• Maulana Malik Ibrahim also known as Sunan Gresik: Arrived on Java 1404 CE, died in 1419 CE, buried in Gresik, East Java. Activities included commerce, healing, and improvement of agricultural techniques. Father of Sunan Ampel and uncle of Sunan Giri.
  • Sunan Ampel: Born in Champa in 1401 CE, died in 1481 CE in Demak, Central Java. Can be considered a focal point of the wali songo: he was the son of Sunan Gresik and the father of Sunan Bonang and Sunan Dradjat. Sunan Ampel was also the cousin and father-in-law of Sunan Giri. In addition, Sunan Ampel was the grandfather of Sunan Kudus. Sunan Bonang in turn taught Sunan Kalijaga, who was the father of Sunan Muria. Sunan Ampel was also the teacher of Raden Patah.
  • Sunan Giri: Born in Blambangan (now Banyuwangi, the easternmost part of Java) in 1442 CE. His father Maulana Ishak was the brother of Maulana Malik Ibrahim. Sunan Giri's grave is in Gresik near Surabaya.
  • Sunan Bonang: Born in 1465 CE in Rembang (near Tuban) on the north coast of Central Java. Died in 1525 CE. Brother of Sunan Drajat. Composed songs for gamelan orchestra.
  • Sunan Drajat: Born in 1470 CE. Brother of Sunan Bonang. Composed songs for gamelan orchestra.
  • Sunan Kudus: Died 1550 CE, buried in Kudus. Possible originator of wayang golek puppetry.
  • Sunan Kalijaga: Buried in Kadilangu. Used wayang kulit shadow puppets and gamelan music to convey spiritual teachings.
  • Sunan Muria: Buried in Gunung Muria, Kudus. Son of Sunan Kalijaga and Dewi Soejinah (sister of Sunan Giri), thus grandson of Maulana Ishak.
  • Sunan Gunung Jati: Buried in Cirebon. Founder and first ruler of the Cirebon Sultanate. His son, Maulana Hasanudin, become the founder and the first ruler of Banten Sultanate.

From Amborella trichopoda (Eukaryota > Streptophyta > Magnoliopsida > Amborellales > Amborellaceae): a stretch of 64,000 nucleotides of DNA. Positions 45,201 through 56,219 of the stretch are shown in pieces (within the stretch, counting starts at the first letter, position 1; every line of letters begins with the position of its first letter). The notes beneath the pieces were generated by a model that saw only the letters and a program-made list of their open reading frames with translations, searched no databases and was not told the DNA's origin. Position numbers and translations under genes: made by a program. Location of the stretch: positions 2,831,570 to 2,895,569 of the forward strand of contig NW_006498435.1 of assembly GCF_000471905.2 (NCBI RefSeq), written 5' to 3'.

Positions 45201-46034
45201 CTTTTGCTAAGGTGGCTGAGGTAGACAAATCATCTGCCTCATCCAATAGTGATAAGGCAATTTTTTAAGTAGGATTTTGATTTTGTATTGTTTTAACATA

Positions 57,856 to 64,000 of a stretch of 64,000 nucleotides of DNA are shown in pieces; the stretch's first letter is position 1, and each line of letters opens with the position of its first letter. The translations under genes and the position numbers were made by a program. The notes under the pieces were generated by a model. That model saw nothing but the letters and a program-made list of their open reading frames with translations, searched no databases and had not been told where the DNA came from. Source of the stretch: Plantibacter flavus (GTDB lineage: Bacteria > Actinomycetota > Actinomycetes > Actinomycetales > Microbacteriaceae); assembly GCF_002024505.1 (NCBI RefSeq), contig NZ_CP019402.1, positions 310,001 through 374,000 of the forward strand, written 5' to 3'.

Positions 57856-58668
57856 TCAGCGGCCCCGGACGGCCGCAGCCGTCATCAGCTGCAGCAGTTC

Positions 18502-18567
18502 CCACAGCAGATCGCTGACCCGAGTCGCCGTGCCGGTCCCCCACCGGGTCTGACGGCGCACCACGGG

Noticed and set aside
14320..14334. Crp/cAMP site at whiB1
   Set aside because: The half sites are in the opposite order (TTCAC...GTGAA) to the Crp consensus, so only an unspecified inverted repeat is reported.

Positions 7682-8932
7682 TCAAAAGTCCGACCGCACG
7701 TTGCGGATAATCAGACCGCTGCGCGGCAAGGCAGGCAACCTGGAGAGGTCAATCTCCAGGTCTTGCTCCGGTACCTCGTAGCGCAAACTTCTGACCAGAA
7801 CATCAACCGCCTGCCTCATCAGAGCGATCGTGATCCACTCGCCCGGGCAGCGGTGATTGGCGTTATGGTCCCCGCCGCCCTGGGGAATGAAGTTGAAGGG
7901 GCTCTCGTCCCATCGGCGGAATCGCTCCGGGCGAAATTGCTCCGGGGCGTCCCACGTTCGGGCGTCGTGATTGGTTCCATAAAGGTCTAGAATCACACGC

Additional Wali sanga[edit]

Sources of information[edit]

Information about Wali Sanga is usually available in three forms:

(a) cerita rakyat: usually written as school texts for children to understand the lives and teaching of the holy men who propagated Islam in Java and Sumatra. Some have been made into TV series, segments of which are available on YouTube.
(b) kraton (palace) manuscripts with 'sacred' connotations: in verse and subject to limited access.
(c) articles and books about the historical personages: by Indonesian and non-Indonesian writers who attempt to ascertain historical accuracy, sometimes by seeking corroboration from non-Indonesian accounts of history or religion.

See also[edit]

References[edit]

  1. ^ Ricklefs, M.C. (1991). A History of Modern Indonesia since c.1300, 2nd Edition. London: MacMillan. pp. 9–10. ISBN 0-333-57689-6. 
  2. ^ Schoppert, P., Damais, S., Java Style, 1997, Didier Millet, Paris, pp. 50, ISBN 962-593-232-1
  3. ^ Freitag,Ulrike (1997). Hadhrami Traders, Scholars and Statesmen in the Indian Ocean, 1750s to 1960s. Leiden: Brill. pp. 32–34. 
  4. ^ Martin van Bruinessen (1995). "Shari`a court, tarekat and pesantren: religious institutions in the sultanate of Banten". Archipel 50 (1): 165–200. doi:10.3406/arch.1995.3069. 
  5. ^ Muljana, Prof. Dr. Slamet (2005). Runtuhnya kerajaan hindu-jawa dan timbulnya negara-negara islam di nusantara. Yogyakarta: LKiS. pp. 86–101. ISBN 979-8451-16-3. 
  6. ^ "Sejarah Indonesia: Wali Songo". Gimonca.com. Retrieved 2013-03-08. 
  7. ^ [1][dead link]
  8. ^ "Sunan Ngudung". IndonesiaCultures.Com. 2011-09-01. Retrieved 2013-03-08.